MPs condemn Local Plan after Inspector’s letter

Inspector tells council to 'delete' policies to build North of Bishopstoke | Says sites in South Bishopstoke, Horton Heath, Fair Oak and West End a 'pragmatic' solution'| MP Paul Holmes: 'Scrap the Plan'

Stoke park woods

The current proposed development would be close to ancient woodland at Stoke Park Woods.

A letter from the planning inspector advising the Eastleigh Borough council of her ‘significant concerns’ with their Local Plan has sparked a row between Council leader Keith House, objectors and local MPs.

Like all councils Eastleigh is obliged to develop a sustainable plan for future development setting out the location and number of new homes and associated infrastructure that can be built over a 15 year period.

The centrepiece of Eastleigh’s current draft plan is to build over 5,000 new houses with an accompanying link road on green fields north of Bishopstoke and Fair Oak (plan Options B and C). This has proved to be controversial and a huge crowd of residents turned out to demonstrate against the plan at the public examination in January.

Today (April 6) the planning inspector Christa Masters wrote to the council to itemise ‘significant concerns’ with the local plan, in particular the process by which the chosen site was selected, stating that consideration of alternative sites had been ‘inadequate’ and instructing the council to delete the policies based on options B and C.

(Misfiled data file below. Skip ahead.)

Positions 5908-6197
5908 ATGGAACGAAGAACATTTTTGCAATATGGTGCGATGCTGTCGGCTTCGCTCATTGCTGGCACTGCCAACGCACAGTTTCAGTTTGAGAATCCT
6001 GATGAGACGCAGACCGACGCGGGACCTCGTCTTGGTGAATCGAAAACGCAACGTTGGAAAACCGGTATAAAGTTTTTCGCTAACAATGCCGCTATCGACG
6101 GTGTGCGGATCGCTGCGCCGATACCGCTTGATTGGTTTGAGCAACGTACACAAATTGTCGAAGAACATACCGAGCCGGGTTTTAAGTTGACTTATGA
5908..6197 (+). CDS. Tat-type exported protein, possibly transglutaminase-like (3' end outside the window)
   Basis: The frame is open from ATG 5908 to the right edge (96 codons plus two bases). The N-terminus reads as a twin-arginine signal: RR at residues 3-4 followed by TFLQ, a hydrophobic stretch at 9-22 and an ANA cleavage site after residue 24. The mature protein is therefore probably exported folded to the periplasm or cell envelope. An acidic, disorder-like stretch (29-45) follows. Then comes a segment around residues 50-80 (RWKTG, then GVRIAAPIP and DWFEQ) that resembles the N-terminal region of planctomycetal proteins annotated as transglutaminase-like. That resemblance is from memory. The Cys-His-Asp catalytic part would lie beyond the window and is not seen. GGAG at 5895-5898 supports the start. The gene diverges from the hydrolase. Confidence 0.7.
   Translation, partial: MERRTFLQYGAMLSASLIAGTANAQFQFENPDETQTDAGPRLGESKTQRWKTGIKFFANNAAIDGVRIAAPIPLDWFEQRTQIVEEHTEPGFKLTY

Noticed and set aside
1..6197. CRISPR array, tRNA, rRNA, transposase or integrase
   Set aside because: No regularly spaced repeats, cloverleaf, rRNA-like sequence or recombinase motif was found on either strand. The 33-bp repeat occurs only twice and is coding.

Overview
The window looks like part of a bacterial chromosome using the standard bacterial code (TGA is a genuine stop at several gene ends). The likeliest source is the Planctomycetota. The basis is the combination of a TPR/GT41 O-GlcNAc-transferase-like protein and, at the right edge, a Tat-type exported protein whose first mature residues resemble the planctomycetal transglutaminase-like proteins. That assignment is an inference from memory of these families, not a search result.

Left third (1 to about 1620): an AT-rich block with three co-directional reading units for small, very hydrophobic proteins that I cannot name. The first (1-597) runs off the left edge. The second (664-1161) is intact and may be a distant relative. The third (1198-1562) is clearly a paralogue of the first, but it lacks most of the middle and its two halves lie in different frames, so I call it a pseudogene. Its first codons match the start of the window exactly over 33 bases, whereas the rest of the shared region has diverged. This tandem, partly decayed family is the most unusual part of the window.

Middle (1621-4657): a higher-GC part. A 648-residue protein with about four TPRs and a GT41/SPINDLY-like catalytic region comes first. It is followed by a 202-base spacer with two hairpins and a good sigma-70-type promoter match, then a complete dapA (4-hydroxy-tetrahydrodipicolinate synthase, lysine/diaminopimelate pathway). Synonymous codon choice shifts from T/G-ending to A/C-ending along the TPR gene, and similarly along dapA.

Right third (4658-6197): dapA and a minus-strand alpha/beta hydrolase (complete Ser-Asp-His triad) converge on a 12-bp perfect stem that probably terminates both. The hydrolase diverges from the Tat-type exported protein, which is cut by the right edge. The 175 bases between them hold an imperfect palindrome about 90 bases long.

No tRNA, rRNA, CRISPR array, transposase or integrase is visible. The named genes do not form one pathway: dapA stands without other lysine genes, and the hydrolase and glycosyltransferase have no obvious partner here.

Instead, the Inspector suggested the council re-site the proposed large scale housing development on land to the South of Bishopstoke, North East of Fair Oak and at Horton Heath and West End (previously rejected options D and E) describing building on these sites as a “pragmatic” solution and “the most beneficial course of action.”

Soon after posting the Inspector’s letter on the council website the Local Plan was under fire from Local MPs Paul Holmes and Steve Brine.

Eastleigh’s MP Paul Holmes wrote an open letter to Council Leader Keith House to complain that a statement posted on the council website summarising the the Inspector’s letter was misleading by downplaying the extent of the Inspector’s concerns and proposed modifications.

The MP called on the plan to be scrapped:

“I believe it is a fundamentally flawed plan and that we should scrap it and go back to the drawing board.

The Inspector agrees that it is fundamentally flawed and that is why she has asked you to withdraw the flagship element of the plan, which is Strategic Growth Option B/C for the land to the north and east of Bishopstoke and Fair Oak.

The MP added:

The manner in which you have announced this latest development is contrary to the open and transparent way in which your administration should be operating.”

Steve Brine, the MP for Winchester and Chandler’s Ford concurred with Mr Holmes saying:

“Eastleigh’s Local Plan has been a debacle from start to finish but the sad truth is it’s nowhere near finished. We now have the unedifying spectacle of misleading spin being put on the inspector’s report at a time when people are understandably distracted at a time of national crisis